It’s not quite as common as the compulsion to rub a pregnant woman’s belly (really! how impertinent is that?). Yet, nearly all adults think about food, think about weight control, and just have to ask people how they are losing weight.
The extremely knowledgeable Gary Taubes ducks the what-to-eat specifics in his Good Calories, Bad Calories. After analyzing hundreds of research findings and his own interviews, he sets out the key concepts of controlling body size and fat. Yet, he punks out at the end, basically telling those who have stuck through 640 pages of substance to take his work and craft their own diet.
That didn’t stand and in his somewhat smaller, simplified version, Why We Get Fat, he begrudgingly comes across. He writes of the pressure to suggest a diet. He says if you really have to start somewhere, go with the Duke Diet. While it’s clear he still thinks people need to tweak their own within his conclusions, he accepts most people need a harbor to chart their voyage.
People see that I am getting trimmer again and have begun to ask. I don’t mind. I recognize that to most of us, certainly me included, diet is an avocation.
For the past six week, I’ve been keying off the Atkins. I’ve been modifying it to my tastes and results (mostly considerably less fat than Dr. Atkins mandated), but close enough that I can say Atkins and most folk are satisfied.
In line with Taubes precepts, I work with low-carb foods. That started with no bread/flour and no sugar. Unlike many folk I know who talk food, as I’ve aged, I care less for sweet, so the sugar part has been easy. I even eat the occasional third of an ounce dark chocolate square — one is enough; I truly savor it’s glories.
Far harder was dumping and later severely limiting the surprising high-carb foods. My previous breakfast was hardy and all wrong, for my main example. I started by boiling up a quarter cup of Scottish (steel-cut) oats. I loved the smell and flavor, plus oats allegedly keep the vascular system clear of nasty clogging stuff. I’d put in a chopped banana. Then most days, I’d have a half cup of non-fat, plain yogurt with 20 medium grapes.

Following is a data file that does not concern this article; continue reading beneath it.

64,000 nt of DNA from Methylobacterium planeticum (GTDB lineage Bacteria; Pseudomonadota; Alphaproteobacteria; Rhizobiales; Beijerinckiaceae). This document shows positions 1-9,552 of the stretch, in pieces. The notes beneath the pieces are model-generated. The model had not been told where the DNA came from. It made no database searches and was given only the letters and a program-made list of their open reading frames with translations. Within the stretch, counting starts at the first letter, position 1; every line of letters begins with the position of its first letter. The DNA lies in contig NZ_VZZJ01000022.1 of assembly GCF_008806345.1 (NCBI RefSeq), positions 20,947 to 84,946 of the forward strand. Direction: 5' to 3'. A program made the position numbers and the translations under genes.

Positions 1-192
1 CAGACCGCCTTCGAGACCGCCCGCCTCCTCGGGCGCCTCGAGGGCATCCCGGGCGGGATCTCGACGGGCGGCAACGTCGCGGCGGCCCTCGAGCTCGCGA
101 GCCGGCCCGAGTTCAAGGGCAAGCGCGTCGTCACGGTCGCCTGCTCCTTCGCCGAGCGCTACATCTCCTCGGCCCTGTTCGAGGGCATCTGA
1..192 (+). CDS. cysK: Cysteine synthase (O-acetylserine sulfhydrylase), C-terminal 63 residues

Wrong. Wrong. Wrong. Wrong.
The calorie total was fine and the foods in those quantities kept me perking, alert and satisfied. Yet, the meal likely wrecked my insulin levels and contributed to creeping fat/weight. Each ingredient was rife with carbohydrates…supposedly of the healthy sort. Forget calories. Yes, forget calories or at least put them down the list of considerations.
Likewise, I had kept whole grain breads on the shelf. Our sons would get cookies, but we didn’t indulge in any description of junk food. My pulses (beans and such) were from dried and not the mushy canned junk full of salt, sugar and chemicals. I’d make starches like potatoes rarely and low fat. Still, these declared healthy foods apparently also contributed to my belt creep, even counting, weighing, measuring and recording every damned calorie that entered my mouth.
I have known trim and healthy looking vegetarians and vegans who seem to thrive on what they call the right kind of carbs. That doesn’t work for me.
For decades, I’ve heard and read calories-in/calories-out, all you need to know. Just use the estimates of calories ingest, calories expended in exercise, basal metabolism rates, and consume fewer than you need to lose weight. That may well work for a small subset of adults, but anecdotally at least, it’s crap for most of us. I immediately think of my mother and niece as well as myself. Each of us is or was (my mother’s gone) assiduous in tracking food. We are Boy/Girl Scout honest and with strong attention to detail. We recorded and found the simpleminded formula is next to worthless.
I gave up on my doctor and the nutritionist I insisted on seeing when I found calories-in/calories-out was meaningless for me. Both of these are so mindlessly devoted to the calories cliché that they insist that the only way it can’t work is if the patient is deluding himself. That’s a sad commentary on them.
Amusingly enough, medical pros make breakthroughs conceptually and for individuals when they listen to patients and observe. Assuming that patient self-reporting is always wrong may make them feel superior, but doesn’t help us at all.
This series includes:
Call it Lifestyle on the intellectual and emotional commitment to low-carb
Watching the Struggle on my grandmothers diet woes
Wrestling with Fat on overcoming fear of dietary fats
Hunger? do you starve on a low-carb diet?
Low-Carb Eats on what’s on the menu in the regimen
How Much of What Food on calories-in/calories-out cliché
Dr. Cadaver on mindless trust in group averages
Who’s Counting on body fast v. weight
Part 1 on pants don’t lie